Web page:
Sigmund Freud University is located in Vienna, in the heart of Europe, and the cradle of psychotherapy. The SFU English doctoral programme guides its international students in the acquisition and development of scientific skills in the field of psychotherapy.
It aims at bridging clinical practice with theoretical and empirical investigation, in order to form a holistic understanding of how psychotherapy works. Following pluralistic stands, it is open to several methods of inquiry (theoretical, qualitative and quantitative) and of clinical practice (psychoanalysis, cognitive-behavioural therapy, humanistic approaches etc.). Studying at the Doctoral Programme of Sigmund Freud University has many advantages:
‘Never doubt that a small group of thoughtful, committed citizens can change the world. Indeed, it’s the only thing that ever has.’ (Margaret Mead)
Our objective is to enhance capacities and contribute to the personal success of our international students – and through them to a larger global community – by providing excellent learning opportunities and pioneering research in the field of psychotherapy science.
The English PhD programme is a six semester (three year) programme. Graduates are awarded a Doctor of Psychotherapy Sciences (Dr. Sci. Pth.) which, according to international Postgraduate Programme standards, is equivalent to a PhD degree. The Sigmund Freud University is accredited by the Austrian Federal Ministry of Science and Research.
The English PhD Programme fosters diversity. We enrol psychologists, psychiatrists and/or psychotherapists with the most disparate clinical orientation (e.g. psychoanalysis, cognitive-behavioural therapy, humanistic approaches etc.). Furthermore, our candidates come from several related disciplines, such as cultural anthropology, sociology, history, economics or business, as their presence and meaningful contribution broadens the perspectives of the community, and contributes to a more thorough understanding of psychotherapy.
We have a plurastic stance toward both the methods of scientific investigation and clinical practice. We in fact believe that theoretical as well as quantitative, qualitative, or mixed approaches are legitimate and useful in order to investigate what psychotherapy is and how it works, depending on the perspective, background, interests and so on of the researcher. Moreover, we do believe that each single psychotherapeutic orientation (psychoanalytic, CBT, etc.) is legitimate and may be useful depending on the characteristics of therapists, patients, etc.
The English PhD Programme is proud to have a community of talented candidates who reflect the professional, cultural, religious diversity of the world we live in. During the 2012/2013 academic year, 20 nationalities were represented in the programme. About 7 % of the PhD students are Austrian, while the remaining 93% comes from all over the globe. Out of of the international students, the majority come from Southern and Eastern Europe and the Middle East.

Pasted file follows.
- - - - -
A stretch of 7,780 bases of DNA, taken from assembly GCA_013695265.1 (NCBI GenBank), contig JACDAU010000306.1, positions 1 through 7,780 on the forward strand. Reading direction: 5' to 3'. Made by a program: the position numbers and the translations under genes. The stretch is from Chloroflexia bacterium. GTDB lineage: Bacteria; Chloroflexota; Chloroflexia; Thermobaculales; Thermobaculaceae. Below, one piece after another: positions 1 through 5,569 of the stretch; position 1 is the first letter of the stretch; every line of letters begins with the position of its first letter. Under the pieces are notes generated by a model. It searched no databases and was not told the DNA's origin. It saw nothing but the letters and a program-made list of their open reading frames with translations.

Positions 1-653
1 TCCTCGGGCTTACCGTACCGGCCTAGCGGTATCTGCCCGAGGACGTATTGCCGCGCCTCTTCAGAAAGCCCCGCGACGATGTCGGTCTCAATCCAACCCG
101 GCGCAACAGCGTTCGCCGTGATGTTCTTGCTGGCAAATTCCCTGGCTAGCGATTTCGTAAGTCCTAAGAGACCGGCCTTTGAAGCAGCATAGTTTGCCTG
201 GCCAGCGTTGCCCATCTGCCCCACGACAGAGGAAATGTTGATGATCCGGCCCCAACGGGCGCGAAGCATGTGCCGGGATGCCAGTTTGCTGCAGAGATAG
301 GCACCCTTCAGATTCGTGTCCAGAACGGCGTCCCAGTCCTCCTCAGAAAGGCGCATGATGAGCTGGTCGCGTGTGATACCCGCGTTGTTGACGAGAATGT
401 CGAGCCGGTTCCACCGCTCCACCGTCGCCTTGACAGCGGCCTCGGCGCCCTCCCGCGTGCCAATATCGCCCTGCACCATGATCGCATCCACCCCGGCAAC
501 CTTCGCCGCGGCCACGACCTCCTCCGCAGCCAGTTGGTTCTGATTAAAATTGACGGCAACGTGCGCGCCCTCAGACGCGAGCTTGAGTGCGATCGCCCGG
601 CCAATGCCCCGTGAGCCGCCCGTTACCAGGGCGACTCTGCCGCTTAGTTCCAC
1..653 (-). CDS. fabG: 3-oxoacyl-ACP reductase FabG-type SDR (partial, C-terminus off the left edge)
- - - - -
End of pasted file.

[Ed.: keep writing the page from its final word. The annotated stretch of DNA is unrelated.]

In a world where women are still significantly underrepresented in the academia, we are honoured that during the 2012/2013 academic year 69.8% of our PhD students were female. Furthermore, by the end of the 2012/2013 academic year 75% of our successful graduates were women. Considering that our PhD Programme is the first in the world providing a doctoral education in psychotherapy science, we are very proud of our successful female graduates, who could break through the glass ceiling. Furthermore, we believe that their professional and academic achievement will contribute to the success of psychotherapy science.
Austria, a country in the heart of Europe, is dominated by the picturesque and the river Danube. Even though it is home of roughly 8.47 million people, which is less than the number of inhabitants in major world cities, it has much to offer. Vienna, its capital city boasts the world’s highest quality of living (according to the Economist Intelligence Unit and the Mercer Survey). It is one of Europe’s great cultural capitals, and for fans of architecture, music and art is not to be missed. Vienna has always been a buzzing international city and home to many ethnicities, religious denominations and people of different cultural and professional backgrounds. And let’s not forget about its role as an intellectual centre in the middle of Europe, which has contributed to the birth of psychoanalysis and thus to the development of the field of psychotherapy.